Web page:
A 33 hour train ride? What were we thinking?
We were thinking cheap.
Have you ever heard of MacGuffins? If you have, I can probably name your college major.
In movie slang, McGuffins are:
...a plot device in the form of some goal, desired object, or other motivator that the protagonist pursues, often with little or no narrative explanation. The specific nature of a MacGuffin is typically unimportant to the overall plot. The most common type of MacGuffin is a person, place, or thing (such as money or an object of value).WikiPedia.org
Our McGuffin was a Class B motorhome. It was in our price range. It looked to be in good shape. It had recent mechanical work and some upgrades. It had sleeping for 3.
It was in San Diego.
Ditching Suburbia Manifesto Shirt
Suburbia-ditchers have different values than most people - tell the world what they are:
Simpler Living. Closer Family. Richer Education. Uncommon Adventures.
Styles available: t-Shirts, tank tops, and hoodies.
Colors available: black, navy, gray.
The plot thickens.
Planes, Trains or Automobiles?
1300 miles between us and our goal.
MsBoyink investigated renting a car and buying airline tickets. Amtrak was an afterthought. We are from Michigan - Amtrak only ever made sense for the short hop down to Chicago.
In this case, Amtrak was the cheap alternative. Two of us could ride from San Antonio to San Diego for ~ $400. Half the cost of flying.
But 33 hours in a seat? Could we handle that? We’ve done some long pulls on the road in RV mode, but never that long.
Amtrak offers sleeping cars. But not at that price. A sleeper car would more than double that cost.
An adventure presented itself. A new challenge.
We booked the tickets.
And I went into research mode.
Amtrak Tips for Newbies
Many of those tips didn’t apply to us. We didn’t have the luxury of choosing when to book, etc.
Here’s what we did learn:
For all of the gyrations you go through to prove you aren’t a terrorist at an airport, Amtrak remains a “show up and get on” service.
No questions. No scanners. No pat-downs.
I hate traveling without my Swiss Army knife. I brought it onboard the Amtrak with no issues. We brought forks and knives to eat food with. We brought several packets of food that would never make it through airport security.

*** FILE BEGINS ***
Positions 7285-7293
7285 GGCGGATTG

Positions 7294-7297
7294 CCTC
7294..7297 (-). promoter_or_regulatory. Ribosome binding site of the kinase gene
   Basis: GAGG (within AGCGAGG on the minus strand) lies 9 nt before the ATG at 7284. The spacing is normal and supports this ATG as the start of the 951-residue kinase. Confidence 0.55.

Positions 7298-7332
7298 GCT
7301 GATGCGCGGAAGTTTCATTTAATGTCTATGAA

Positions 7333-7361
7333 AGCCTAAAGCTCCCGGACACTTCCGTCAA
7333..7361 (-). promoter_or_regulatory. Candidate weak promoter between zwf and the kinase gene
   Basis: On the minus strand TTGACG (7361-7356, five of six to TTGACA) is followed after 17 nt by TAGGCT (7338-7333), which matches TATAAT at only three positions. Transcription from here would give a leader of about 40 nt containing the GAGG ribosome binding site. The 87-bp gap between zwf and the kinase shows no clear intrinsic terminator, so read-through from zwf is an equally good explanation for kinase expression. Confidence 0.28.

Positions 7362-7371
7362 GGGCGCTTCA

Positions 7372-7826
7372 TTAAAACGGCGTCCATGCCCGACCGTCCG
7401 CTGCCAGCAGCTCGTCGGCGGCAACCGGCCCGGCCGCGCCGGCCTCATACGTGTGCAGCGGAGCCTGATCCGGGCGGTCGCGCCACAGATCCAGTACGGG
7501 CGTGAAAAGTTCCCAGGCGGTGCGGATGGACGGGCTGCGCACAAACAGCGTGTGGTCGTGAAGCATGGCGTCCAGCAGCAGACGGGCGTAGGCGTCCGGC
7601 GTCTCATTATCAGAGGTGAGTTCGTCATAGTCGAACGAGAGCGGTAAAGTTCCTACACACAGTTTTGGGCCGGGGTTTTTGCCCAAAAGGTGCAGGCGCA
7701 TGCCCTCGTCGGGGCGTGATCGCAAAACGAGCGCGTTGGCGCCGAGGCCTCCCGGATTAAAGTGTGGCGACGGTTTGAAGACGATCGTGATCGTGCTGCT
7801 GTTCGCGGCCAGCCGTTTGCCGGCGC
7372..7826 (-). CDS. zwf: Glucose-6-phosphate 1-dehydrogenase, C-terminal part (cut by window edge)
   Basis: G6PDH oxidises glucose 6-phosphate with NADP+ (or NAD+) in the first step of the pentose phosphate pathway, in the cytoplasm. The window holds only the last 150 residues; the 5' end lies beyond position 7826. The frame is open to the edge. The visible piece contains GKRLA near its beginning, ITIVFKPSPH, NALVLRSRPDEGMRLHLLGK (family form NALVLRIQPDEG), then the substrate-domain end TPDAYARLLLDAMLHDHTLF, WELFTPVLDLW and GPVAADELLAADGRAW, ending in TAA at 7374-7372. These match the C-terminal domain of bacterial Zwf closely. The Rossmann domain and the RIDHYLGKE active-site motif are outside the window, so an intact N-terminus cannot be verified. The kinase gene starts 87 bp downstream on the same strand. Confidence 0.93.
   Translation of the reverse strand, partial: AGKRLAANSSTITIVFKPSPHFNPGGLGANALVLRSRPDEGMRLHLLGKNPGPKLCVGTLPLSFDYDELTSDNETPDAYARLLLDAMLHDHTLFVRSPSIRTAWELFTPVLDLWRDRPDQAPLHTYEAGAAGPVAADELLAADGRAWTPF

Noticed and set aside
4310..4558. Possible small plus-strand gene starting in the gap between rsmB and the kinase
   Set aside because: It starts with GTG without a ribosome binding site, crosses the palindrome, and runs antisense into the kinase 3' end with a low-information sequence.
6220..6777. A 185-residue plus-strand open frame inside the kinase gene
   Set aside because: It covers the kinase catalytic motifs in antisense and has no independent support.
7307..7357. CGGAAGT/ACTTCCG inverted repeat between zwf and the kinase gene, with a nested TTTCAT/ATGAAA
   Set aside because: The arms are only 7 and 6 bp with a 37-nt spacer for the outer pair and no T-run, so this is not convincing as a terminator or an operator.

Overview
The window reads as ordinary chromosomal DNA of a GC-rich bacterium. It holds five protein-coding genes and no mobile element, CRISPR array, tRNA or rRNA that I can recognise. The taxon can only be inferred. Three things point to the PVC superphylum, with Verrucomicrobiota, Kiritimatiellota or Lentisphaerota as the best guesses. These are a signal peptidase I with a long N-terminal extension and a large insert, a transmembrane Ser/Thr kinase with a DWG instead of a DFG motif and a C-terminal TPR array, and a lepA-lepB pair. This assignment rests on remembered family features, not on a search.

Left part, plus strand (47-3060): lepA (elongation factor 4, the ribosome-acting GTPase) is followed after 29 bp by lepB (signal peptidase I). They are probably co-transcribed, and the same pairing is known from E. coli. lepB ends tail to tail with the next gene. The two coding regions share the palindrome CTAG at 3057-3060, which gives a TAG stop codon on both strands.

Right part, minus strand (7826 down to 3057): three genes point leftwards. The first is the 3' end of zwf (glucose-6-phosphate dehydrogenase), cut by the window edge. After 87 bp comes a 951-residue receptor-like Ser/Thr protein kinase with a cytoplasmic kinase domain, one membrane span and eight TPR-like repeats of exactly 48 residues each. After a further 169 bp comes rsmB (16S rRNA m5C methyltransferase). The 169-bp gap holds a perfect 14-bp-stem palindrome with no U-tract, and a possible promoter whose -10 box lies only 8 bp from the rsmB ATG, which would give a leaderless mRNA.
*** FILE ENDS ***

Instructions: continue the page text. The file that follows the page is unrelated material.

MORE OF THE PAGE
Bring All the Things
We traveled with 2 duffel bags and two laptop bags.
No one measured our bags. Or counted how many we had.
I’m sure we could have brought at least one more bag or cooler each. While our assigned car was relatively full of people, there was plenty of unused overhead luggage space.
Our train offered two sources of food - a dining car and a lower-level cafe.
Our research showed that the dining car prices were expensive so we ruled out eating there. The cafe prices were better but still more than we wanted to pay over 33 hours.
So we prepped our own “Amtrak Survival Kit” and dedicated one of our duffel bags to it.
The photo of everything is below, but we packed food including:
- Peanut butter
- Beef jerky
- Cliff bars
- Trail mix
- Canned meats - corned beef, dried beef, salmon, tuna, etc
We brought instant coffee and tea (along with instant rice and Ramen noodles).
The cafe car will provide hot water for free - so that was our way to avoid buying $2 cups of coffee.
We brought water bottles and some flavor packs to put in them.
We never did eat the food that required hot water.
How Did We Do?
We bought a single candy bar. Otherwise we successfully fed ourselves for the entire 33 hours on the train.
Once we got to California a big ole’ burger or burrito sure sounded good!
The conductor assigned us seats. We didn’t get to choose.
Amtrak seats are big. They recline. There have adjustable footrests. And there are supports that raise up behind your shins (we discovered these by accident, since the controls were unlabeled and no one else was using them).
Each seat has power plugs. I brought a 6’ cable for my phone which allowed me to route it out of the way of our legs.
The windows have curtains, with a single spot of velcro at the bottom to hold them shut if you wish.